That brings me to the self-checkout attendants. While their primary purpose is to be available to help customers at self-checkout, they are also supposed to watch and keep customers from trying to game the system. Even with complete attention and presence of mind, keeping an eye out for customer theft is a very tough job. Compounding the problem, however, is the fact that these attendants are often not around. They may be helping another customer, or they may be sent off on another task by store managers who see them as "extra bodies" just standing around. Or, as I've witnessed personally at my local grocery store, the attendant might be at his or her station texting. Without attendants available and attentive, not only does customer service falter, so does security against customer fraud.
The growth of self-checkouts throughout the retail and grocery industries has increased demand for self-checkout video analytics. That, in turn, is driving deployment of cameras above the self-checkout registers just as it has with manned checkouts. Although StopLift's systems work with both kinds of cameras, while retailers previously defaulted for analog CCTV cameras, we now see them opting more and more to use our system with digital IP cameras over self-checkouts in order to be "future proof". Since retailers also want to react directly from the shop floor with mobile smart phone and tablets, we see increased interest in our mobile smart phone and tablet applications as well.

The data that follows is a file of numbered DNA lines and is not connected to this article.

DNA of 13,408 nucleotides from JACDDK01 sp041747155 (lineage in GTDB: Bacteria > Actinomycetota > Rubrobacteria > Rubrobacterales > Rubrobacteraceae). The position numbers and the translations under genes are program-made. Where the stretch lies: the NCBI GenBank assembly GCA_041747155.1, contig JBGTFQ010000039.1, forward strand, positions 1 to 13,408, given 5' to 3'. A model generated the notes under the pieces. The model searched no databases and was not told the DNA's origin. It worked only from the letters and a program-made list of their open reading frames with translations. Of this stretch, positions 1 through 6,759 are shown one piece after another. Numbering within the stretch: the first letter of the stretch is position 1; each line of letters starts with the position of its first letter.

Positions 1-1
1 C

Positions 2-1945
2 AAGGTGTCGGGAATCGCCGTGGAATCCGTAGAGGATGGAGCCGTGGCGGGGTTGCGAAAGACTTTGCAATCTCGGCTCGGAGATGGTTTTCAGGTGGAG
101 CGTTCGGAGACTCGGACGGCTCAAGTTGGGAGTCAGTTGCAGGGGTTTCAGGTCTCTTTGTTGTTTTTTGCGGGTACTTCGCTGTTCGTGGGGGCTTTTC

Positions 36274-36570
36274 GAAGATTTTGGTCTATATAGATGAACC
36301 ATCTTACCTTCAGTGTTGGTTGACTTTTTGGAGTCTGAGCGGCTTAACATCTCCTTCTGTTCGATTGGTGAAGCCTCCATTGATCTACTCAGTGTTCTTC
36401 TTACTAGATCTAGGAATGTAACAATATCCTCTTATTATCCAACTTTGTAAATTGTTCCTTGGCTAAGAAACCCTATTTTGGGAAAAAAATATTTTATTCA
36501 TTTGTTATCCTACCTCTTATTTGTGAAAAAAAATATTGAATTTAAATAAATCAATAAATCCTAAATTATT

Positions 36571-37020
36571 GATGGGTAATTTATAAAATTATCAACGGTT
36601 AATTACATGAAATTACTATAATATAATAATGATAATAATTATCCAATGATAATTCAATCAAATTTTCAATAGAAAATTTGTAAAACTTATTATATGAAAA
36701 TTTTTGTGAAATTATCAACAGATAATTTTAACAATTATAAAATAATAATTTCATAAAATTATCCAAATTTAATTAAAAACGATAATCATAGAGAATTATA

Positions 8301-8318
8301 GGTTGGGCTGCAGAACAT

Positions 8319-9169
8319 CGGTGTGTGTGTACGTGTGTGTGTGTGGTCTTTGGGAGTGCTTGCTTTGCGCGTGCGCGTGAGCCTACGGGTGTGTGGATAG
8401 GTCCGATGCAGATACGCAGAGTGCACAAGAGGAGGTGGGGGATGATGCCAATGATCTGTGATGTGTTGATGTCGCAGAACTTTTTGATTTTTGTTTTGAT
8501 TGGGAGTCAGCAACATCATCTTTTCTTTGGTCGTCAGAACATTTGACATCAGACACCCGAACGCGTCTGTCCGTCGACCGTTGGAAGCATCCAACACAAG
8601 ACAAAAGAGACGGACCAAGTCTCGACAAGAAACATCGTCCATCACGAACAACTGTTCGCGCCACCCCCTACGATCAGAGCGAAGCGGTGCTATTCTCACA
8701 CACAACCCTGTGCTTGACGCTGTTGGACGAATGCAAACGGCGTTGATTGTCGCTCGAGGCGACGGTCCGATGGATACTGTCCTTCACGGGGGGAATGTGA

As self-checkouts continue to grow in popularity, one thing is for sure: we will continue to see a growing market for video analytics and related technology to help retailers catch the wrong kind of repeat customer.
Rather than take a one-size-fits-all approach, StopLift has developed targeted applications to address the specific needs of retailers from different sectors, including general merchandise, grocery, and specialty retail.
StopLift grew out of a Harvard Business School field study on Retail Loss Prevention entitled "Project StopLift". One of the study's major findings was that, while CCTV is the most widespread of all loss prevention technologies, it is often the most underutilized--it is just too expensive and time-consuming for humans to monitor or review video comprehensively.
With engineering talent and computer vision research insights from MIT, the Project StopLift team realized that video recognition could be used to automate and, thus, make possible the comprehensive examination of surveillance video.